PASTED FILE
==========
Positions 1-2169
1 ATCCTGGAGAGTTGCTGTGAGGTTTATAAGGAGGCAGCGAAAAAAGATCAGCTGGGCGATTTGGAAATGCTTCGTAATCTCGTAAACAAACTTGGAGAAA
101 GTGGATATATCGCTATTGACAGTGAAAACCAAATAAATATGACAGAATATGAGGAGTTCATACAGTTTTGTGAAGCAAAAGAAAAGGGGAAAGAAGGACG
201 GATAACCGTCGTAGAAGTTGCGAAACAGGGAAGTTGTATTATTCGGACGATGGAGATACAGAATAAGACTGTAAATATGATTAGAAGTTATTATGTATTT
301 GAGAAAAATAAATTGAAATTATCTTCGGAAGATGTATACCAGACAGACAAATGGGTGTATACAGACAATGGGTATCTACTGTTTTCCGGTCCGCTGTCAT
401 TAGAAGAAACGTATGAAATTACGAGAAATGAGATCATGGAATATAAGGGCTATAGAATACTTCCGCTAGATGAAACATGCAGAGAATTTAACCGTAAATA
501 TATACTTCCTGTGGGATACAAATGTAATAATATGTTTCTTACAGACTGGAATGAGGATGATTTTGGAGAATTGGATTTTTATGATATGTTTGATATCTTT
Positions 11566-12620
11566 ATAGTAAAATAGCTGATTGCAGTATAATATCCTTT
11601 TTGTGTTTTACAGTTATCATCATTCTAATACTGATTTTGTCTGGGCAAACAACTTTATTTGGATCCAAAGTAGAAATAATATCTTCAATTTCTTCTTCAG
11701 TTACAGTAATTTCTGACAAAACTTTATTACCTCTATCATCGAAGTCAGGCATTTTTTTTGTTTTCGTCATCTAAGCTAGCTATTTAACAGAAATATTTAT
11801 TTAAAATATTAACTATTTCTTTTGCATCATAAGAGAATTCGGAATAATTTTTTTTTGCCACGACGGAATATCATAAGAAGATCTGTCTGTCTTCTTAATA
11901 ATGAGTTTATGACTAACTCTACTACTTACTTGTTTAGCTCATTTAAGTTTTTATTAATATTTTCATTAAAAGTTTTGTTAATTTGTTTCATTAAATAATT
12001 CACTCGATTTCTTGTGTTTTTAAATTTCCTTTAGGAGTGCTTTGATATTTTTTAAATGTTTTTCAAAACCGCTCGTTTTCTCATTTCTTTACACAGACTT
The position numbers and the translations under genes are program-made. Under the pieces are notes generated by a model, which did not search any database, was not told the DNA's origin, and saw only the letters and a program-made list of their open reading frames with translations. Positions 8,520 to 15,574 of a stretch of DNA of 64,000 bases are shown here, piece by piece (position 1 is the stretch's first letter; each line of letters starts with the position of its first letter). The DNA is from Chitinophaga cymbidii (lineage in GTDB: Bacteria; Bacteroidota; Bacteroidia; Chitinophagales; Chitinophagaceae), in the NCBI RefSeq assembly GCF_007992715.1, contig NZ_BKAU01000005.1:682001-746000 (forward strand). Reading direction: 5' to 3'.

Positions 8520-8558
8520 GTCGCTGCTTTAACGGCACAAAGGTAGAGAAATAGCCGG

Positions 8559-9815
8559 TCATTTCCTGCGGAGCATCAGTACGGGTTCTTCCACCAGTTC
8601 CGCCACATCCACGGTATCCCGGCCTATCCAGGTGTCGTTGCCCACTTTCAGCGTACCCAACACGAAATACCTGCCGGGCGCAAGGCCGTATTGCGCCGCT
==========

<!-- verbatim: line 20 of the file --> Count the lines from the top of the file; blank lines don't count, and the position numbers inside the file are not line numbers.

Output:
8601 CGCCACATCCACGGTATCCCGGCCTATCCAGGTGTCGTTGCCCACTTTCAGCGTACCCAACACGAAATACCTGCCGGGCGCAAGGCCGTATTGCGCCGCT